Here is a wonderful video about how to use chopsticks and Chinese dinning etiquette.

Make your own Chinese Lanterns

lanterns-036The Lantern Festival (February 4, 2009) is the 15th and last day of Chinese New Year but lanterns are used as decorations long before then.   We love Stefan Czernecki’s Paper Lanterns– a story of an old master paper lantern craftsman and the young boy who sweeps the floors and desperately wants to become an apprentice.  And while we greatly respect anyone who can form bamboo and rice paper into fantastic lanterns, we chose the simple road.

There are several ways to make your own paper lanterns.  The first only requires a sheet of card stock or construction paper, scissors and glue or stapler.  Here is a step by step tutorial.  Any child who can cut a generally straight line with scissors can do this one.  We made one when The King was 3.  Next time we make these, I’ll add a piece of yellow tissue paper on the inside to help it look lit up.

The second method is more involved.  You’ll need balloons, white glue or mod podge, a sponge brush, tissue paper or crepe paper and a string or wire to hang it from.  Cardstock, ribbons, paints and glitter glue are optional.  Look at this step by step tutorial first.  I’m leary of fire close to flamable objects, so we will light ours with a string of patio lights, but a friend is going to try a babyfood jar with a tea light in it.  The battery tea lights are not bright enough for this.  A small, but bright flashlight tied at the top might work, too.

Red layer finished, yellow started

Red layer finished, yellow started

You need to use 5-6 layers of tissue paper or crepe paper, torn into strips.  I used mod podge watered down to about half strength, but white glue could work as well.  Use a sponge brush and lightly cover the paper with glue- it is fine if you miss spots.  Try to use as little glue as necessary to make it stick together.  You want at least 2 layers to be red, including the top layer.  I found that alternating the colors made it much easier to keep track of what area still needed to be covered.  Yellow, white, orange, pink would all work well for under layers.  Leave about a half inch to 1 inch around the top of the balloon that isn’t covered in paper.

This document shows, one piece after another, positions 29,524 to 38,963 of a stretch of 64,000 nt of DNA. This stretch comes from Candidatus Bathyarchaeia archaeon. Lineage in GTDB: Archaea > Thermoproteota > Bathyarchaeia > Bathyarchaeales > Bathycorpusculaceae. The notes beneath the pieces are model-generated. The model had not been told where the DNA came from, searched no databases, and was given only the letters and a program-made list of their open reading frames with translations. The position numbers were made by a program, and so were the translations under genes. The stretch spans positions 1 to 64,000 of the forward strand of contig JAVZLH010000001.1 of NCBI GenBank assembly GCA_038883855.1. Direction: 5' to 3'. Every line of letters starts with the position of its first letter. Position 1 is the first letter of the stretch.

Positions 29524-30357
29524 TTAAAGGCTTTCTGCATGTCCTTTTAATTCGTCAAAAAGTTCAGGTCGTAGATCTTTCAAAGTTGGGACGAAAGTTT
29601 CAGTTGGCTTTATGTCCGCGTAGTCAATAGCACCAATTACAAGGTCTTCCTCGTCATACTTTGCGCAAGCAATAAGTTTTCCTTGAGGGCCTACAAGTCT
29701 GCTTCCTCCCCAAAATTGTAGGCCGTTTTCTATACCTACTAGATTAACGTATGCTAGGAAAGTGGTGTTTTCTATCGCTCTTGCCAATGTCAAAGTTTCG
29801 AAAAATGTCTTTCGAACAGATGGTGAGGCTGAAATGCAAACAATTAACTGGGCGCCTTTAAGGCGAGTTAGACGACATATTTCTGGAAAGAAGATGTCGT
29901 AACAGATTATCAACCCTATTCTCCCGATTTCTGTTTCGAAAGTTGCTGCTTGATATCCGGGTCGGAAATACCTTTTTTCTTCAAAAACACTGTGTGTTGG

The King's secret message lantern

The King's secret message lantern

The King's secret message lantern lit up.

The King's secret message lantern lit up.

You can add a secret message by gluing red opaque paper (like cardstock) designs, words or Chinese characters (links below) before you add the last layer of tissue paper.  The message won’t be clearly visable until you add a light inside.  The King did this and decided that it was super cool.  We also did one with black paper so the design shows up when not lit.  You can also paint the lantern after it is fully dry.

After you finish the last layer of tissue paper, brush an even, not to thick layer of mod podge over the entire lantern.  If you start tearing the paper while doing this, let it dry a bit then add the last layer of glue.

Depending on how much glue you used, you’ll have to let it sit an hour or more to dry enough to pull the balloon out.  I put a string on my dinning room light and clothespin the balloon to it.  When the balloon is no longer sticky (it is ok if it is a little cold still), cut the top of the balloon with scissors.  Do not be alarmed if your lantern begins to look like an overgrown raisin as the air is released.  Pull the balloon out and trim the top of the lantern so you can fit your hand inside (about the size of a soup can).  Hold the lantern in one hand and put your other hand inside to help reform it as needed.  Let it sit and finish drying.

When it is dry and firm, you can continue to decorate.  If you paint a design on it, I suggest using a somewhat thick paint like acrylic and not runny watercolor.  Simple Chinese lanterns usually have a small cylinder at the top and bottom (these would both be openings but not in ours) rimmed with gold fringe.  To make the small cylinder, cut a piece of cardstock an inch or so wide and long enough to fit the circumfrence of the opening.  Fold the long side over about 1/4 to 1/2 inch.  Then snip this side with scissors about every 1/4 inch.  Doing this will enable the paper to bend more smoothly.  Make two pieces like this for each lantern.  The top piece should be bent so that the snipped tabs stick outward then overlap the ends slightly and glue the ends to make a circle (a clothespin will hold it).  The piece for the bottom should be bent and glued so that the tabs stick inward.  Glue the tabs to the bottom center of the lantern (you may need to keep a hand inside the lantern a few minutes to help it stick).   Put glue on the tabs, then work the top cylinder into the top of the lantern.  Press the tabs against the top inside of the lantern, with the top of the cylinder sticking out.

cylinder for the bottom, cut, folded and glued

Cylinder for the bottom, cut, folded and glued

Once this dries, you can add ribbon, fringe or paint to the top and bottom.  To make a handle, I simply sewed a piece of twine through both sides and tied it.  You could also glue a cardstock handle in the top.

YouTube video: making paper lanterns with folded and stapled paper.
YouTube video: making traditional lanterns with bamboo and paper, step 1.

Chinese characters: coloring pages
Chinese characters: good luck characters
Other Chinese New Year coloring pages
Other Chinese New Year crafts
A good overview of some Chinese New Year activities

Wonderful lanterns made by two young friends.

Wonderful lanterns made by two young friends.